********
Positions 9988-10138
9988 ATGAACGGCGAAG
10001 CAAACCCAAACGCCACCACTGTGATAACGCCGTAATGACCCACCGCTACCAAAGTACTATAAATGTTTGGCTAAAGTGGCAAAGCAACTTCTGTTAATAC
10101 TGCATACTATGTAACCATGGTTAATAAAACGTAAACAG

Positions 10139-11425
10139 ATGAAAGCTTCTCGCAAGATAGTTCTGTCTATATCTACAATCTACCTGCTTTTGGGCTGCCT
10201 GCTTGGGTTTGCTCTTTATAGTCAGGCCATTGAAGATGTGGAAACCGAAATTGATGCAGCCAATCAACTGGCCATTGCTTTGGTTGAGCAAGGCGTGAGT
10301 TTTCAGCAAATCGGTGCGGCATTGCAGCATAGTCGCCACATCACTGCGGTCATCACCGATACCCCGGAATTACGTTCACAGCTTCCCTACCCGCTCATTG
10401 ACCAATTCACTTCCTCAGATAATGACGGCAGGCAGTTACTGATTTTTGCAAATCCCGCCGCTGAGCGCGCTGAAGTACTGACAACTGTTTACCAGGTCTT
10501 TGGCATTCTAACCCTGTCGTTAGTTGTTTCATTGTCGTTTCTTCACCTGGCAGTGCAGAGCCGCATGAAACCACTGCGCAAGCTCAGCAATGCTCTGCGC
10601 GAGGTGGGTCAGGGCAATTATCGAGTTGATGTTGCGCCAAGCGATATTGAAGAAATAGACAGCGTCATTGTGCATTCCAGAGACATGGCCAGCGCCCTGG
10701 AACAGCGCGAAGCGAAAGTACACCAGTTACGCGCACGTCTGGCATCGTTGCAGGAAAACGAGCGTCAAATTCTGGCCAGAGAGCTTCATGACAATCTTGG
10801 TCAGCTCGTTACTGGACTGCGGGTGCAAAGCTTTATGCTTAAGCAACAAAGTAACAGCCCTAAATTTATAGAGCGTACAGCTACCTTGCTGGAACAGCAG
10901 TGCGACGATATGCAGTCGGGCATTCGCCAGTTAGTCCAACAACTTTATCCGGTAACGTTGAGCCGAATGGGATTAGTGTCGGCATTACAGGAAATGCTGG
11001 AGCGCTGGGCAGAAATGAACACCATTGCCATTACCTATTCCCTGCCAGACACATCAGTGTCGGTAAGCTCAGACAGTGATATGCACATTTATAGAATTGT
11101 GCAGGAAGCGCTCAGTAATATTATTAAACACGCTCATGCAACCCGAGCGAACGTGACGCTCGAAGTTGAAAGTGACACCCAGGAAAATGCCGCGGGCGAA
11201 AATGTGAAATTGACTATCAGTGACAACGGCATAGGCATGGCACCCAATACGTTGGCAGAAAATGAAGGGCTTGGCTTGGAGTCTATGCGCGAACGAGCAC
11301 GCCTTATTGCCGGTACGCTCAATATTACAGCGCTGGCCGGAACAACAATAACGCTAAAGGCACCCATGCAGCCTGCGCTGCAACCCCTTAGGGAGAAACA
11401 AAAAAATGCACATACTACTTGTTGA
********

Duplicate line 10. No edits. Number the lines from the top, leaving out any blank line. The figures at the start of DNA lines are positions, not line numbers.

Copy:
10501 TGGCATTCTAACCCTGTCGTTAGTTGTTTCATTGTCGTTTCTTCACCTGGCAGTGCAGAGCCGCATGAAACCACTGCGCAAGCTCAGCAATGCTCTGCGC